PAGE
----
Toggle Commented Aug 18, 2017 on PIOMAS August 2017 at Arctic Sea Ice
For "christian" hypocrites, there is no Biblical law giving man a "right" to be a Republican (nor Democrat), and certainly not waste and destroy nature. In fact, there are Biblical laws and proverbs condemning the waste of animals, for example, and putting moral responsibility for the environment on humans...So then why is it that so many "christians" are science-denying Republicans, who also deny responsibility to the environment, and also deny medical science? Never mind the fact that their Daniel was called a scientist, and their Luke was called a Physician. You'd think that if there were any intellectually honest Republicans, they'd have to stand up and call the others fools, but nobody does that. By the end of this decade or next, humans will be contributing 50% of the entire sea level rise effect, and by the end of this century, with business as usual, humans will be contributing 90 to 95% of the entire sea level rise effect...if not more than that.
Toggle Commented Aug 15, 2017 on PIOMAS August 2017 at Arctic Sea Ice
AnotherJourney: I agree. The U.S. especially, and Western Civilization in general, actually gives individuals and corporations more "rights" than they rationally should have. Example: The "right" to own a firearm is not rationally "fundamental". The "right" to burn 1 ton of Coal per person per day is not rationally "fundamental". Currently, according to James Hansen, people in the Northern U.S. burn more than twice as much carbon fuel per person, per year than do people in the southern U.S. Yet people in the Southern U.S. tend to be the ones most heavily affected by climate disasters. He doesn't have a personal bias here, because he actually lives in the northern U.S. these days. He literally called this "Unconstitutional" in a recent speech; Also pointing out that certain other nations which contribute very little to pollution are going to take it on the chin as bad or worse than any U.S. state. It's hard to imagine a place which is going to be affected more heavily than Louisiana or Florida over the long term, but there actually are entire nations which are going to be affected more heavily than Louisiana or Florida over the long term. We need something like 10 different Constitutional Amendments to fix the ethical and moral problems in the U.S. today, and we cannot even begin to fix the Global Warming related problems before then, because we can't get enough people to acknowledge that Global Warming exists at all, never mind that at least 1/3rd of it is man made, and the portion which is man-made will overtake one half of the entire effect, if it has not already done so, within the next decade or two. Within the next decade or two, sea level rise will overtake twice as fast as the average of the past 8000 years. So how are we supposed to stop Pollution before we get people to admit that, "Oh by the way, you actually don't have a 'fundamental God-given right' to live just any lifestyle you choose to live"?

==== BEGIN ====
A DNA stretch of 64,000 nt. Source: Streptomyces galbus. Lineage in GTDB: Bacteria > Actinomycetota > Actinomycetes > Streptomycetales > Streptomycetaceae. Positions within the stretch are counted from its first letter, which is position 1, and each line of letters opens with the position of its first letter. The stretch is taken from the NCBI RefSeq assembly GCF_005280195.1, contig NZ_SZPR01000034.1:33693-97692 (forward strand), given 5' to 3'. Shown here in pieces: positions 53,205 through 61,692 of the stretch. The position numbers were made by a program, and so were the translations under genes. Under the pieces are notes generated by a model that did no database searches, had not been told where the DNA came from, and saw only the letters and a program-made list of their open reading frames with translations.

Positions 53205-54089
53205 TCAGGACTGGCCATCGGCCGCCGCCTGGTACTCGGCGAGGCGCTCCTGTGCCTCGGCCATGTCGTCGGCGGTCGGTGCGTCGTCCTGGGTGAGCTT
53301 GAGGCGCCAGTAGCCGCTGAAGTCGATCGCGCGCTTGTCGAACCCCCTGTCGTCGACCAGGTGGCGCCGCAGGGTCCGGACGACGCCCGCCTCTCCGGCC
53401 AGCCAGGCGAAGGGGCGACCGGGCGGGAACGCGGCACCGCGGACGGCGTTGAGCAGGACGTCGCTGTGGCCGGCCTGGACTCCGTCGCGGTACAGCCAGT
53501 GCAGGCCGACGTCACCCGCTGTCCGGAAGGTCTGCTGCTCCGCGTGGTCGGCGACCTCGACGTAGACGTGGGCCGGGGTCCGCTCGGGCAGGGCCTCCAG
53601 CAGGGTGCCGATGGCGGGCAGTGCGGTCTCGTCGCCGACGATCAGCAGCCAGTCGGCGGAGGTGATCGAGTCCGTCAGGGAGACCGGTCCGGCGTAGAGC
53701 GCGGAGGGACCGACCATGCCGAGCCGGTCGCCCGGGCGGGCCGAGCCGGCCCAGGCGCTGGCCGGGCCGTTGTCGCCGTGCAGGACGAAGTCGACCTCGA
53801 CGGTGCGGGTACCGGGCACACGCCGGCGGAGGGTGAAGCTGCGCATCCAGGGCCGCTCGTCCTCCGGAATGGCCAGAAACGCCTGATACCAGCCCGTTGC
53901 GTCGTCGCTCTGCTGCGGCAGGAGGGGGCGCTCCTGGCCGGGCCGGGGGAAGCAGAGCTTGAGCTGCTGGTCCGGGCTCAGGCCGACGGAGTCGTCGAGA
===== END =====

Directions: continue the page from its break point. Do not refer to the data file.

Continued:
Toggle Commented Aug 15, 2017 on PIOMAS August 2017 at Arctic Sea Ice